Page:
Lanterns: Great Killers of Michigan


Great Killers of Michigan

The above image is my own from nine years ago. Are you stronger than those waves?


In Michigan and the surrounding states, every now and then we are reminded that “Great” may not mean “excellent” or “wonderful;” it may mean something more like “to be feared” or “this much power will make you wet your pants,” or “don’t risk it— you don’t stand a chance against 25 foot waves in 40 mph gusts.”

According to the Great Lakes Surf Rescue Project, as of Monday, 83 lives have been lost to the Great Lakes so far in 2017. Sadly, it seems that we will be adding two more names to the list.

In another tragic tale out of the Upper Peninsula of Michigan that you will likely never hear on the news (unless you’re local), two individuals have been swept away by Lake Superior in the midst of a frigid, raging fury of autumn. It happens every year, it seems. It doesn’t matter how many times we hear it, or how many resources or safeguards we put into place to prevent it, someone always risks a face-off with Superior and loses.

And so again, a community grieves and struggles with how to best prevent this from happening again.

There will always be accidents. Even the locals know that Superior can be unpredictable. She can shift very quickly. So yes—there will always be accidents.  There’s no sense trying to lay blame when an accident occurs. When the waves are five or more feet higher than the rocks you’re standing on, however, the waves are rolling over the rock wall along the lakeshore—the road that’s been closed because it’s too dangerous for pedestrians and motorists to be there, and the entire Upper Peninsula is under weather advisories for gusting winds and gales, I’m not sure you can call it an “accident” to be so close to the Lake that the waves can sweep you away. It’s something more like unfortunately irresponsible, something more like not thinking through the consequences of your choices, and that is almost more heartbreaking than an unforeseeable accident.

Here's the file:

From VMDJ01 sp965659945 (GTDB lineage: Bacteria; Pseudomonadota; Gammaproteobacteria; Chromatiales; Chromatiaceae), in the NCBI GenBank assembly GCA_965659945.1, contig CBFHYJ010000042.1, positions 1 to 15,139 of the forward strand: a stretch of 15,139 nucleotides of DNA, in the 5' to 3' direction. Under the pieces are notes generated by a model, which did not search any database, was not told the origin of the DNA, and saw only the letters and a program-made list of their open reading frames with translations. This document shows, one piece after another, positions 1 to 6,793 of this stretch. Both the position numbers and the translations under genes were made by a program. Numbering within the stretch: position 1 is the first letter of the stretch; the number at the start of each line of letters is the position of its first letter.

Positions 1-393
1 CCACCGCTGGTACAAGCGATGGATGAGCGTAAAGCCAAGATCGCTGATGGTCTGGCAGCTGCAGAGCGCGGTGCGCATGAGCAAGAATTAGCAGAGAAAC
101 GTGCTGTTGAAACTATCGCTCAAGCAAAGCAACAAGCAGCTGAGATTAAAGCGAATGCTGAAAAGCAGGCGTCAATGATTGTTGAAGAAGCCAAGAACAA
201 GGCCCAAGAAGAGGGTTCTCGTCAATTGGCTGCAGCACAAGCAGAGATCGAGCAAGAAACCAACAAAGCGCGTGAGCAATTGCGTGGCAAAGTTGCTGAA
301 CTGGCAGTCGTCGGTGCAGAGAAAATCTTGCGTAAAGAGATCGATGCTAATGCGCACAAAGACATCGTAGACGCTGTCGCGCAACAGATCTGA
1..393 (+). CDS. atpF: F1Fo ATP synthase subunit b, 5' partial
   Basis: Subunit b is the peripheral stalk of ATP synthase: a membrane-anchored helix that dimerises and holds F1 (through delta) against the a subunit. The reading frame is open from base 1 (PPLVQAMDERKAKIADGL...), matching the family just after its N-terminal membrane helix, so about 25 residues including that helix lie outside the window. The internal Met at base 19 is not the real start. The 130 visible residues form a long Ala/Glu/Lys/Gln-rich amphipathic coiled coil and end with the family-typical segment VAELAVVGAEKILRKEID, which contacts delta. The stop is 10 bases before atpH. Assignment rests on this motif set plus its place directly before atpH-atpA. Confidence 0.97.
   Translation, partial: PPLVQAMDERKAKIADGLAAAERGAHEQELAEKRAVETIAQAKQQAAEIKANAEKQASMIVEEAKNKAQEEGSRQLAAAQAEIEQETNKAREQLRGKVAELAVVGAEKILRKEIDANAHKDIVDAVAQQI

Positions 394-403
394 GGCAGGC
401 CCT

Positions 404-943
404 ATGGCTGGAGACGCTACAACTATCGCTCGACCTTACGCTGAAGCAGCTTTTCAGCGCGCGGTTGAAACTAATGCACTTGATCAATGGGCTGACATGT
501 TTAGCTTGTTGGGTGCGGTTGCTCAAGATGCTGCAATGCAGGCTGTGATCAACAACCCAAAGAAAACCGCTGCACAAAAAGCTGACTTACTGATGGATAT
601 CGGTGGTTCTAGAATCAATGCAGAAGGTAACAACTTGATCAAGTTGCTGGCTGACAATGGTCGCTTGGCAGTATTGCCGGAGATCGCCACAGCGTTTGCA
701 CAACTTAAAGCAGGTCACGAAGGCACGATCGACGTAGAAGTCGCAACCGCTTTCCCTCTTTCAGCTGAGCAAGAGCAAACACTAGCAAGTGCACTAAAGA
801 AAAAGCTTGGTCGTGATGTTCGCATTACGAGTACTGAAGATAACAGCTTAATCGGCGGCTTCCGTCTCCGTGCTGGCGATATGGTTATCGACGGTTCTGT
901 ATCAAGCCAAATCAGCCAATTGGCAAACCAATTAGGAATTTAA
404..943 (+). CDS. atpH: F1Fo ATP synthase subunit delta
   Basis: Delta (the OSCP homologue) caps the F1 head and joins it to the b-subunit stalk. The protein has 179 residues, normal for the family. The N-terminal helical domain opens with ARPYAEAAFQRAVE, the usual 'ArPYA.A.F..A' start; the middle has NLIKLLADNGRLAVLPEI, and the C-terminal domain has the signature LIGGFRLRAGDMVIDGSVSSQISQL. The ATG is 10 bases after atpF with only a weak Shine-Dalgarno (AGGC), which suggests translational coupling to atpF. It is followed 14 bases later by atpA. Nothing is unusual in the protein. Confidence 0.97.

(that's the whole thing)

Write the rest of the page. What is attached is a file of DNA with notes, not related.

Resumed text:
It truly is a tragedy and my heart is absolutely broken for the family and loved ones of those lost yesterday. I cannot imagine how hard it must be to lose someone to the Lake. It just churns in my gut. How very sad to lose someone so unnecessarily. As a community, I know we all stand together in grieving with them, and any one of us would do anything we could to help the families through this difficult time. We are with you and we love you.

But this is exactly why it’s so hard. It’s just not necessary.

What could we, as a community, have done to prevent this? What could we do that we haven’t already done?

It reminds me of the gate that was added to the break wall here in Marquette several years ago—the same break wall in the image featured above. When it is unsafe to venture out due to wind, ice, or inclement weather, the Park Patrol locks the gate. Pretty simple, right? Seems like it would be a great deterrent. And even though I don’t like the look of the gate against the natural beauty of idyllic Upper Peninsula scenery, I do think it has been beneficial in preventing unnecessary deaths. However, I know I’m not the only resident who has watched individuals approach the locked gate and swing themselves around to the other side. We want the protection of local law and the instantaneous action of first responders without having to really consider how our actions will play out.

We are a culture who no longer recognizes the importance of personal responsibility.

Think about your choices. Think about the potential consequences of your behavior, whether you’re choosing to get up close and personal with Superior during a storm or choosing whether to smoke a joint with your classmates. It’s like my first employer told me so many years ago: Make the best decision you know how to make at the moment, but be prepared to offer rational justification if it goes wrong.

Be aware of the Lake. Admire her beauty, but respect her power. These are not small inland lakes; We call them Great for a reason.

Written by Sarah Moore

Sarah lives and works in the beautiful Upper Peninsula of Michigan.

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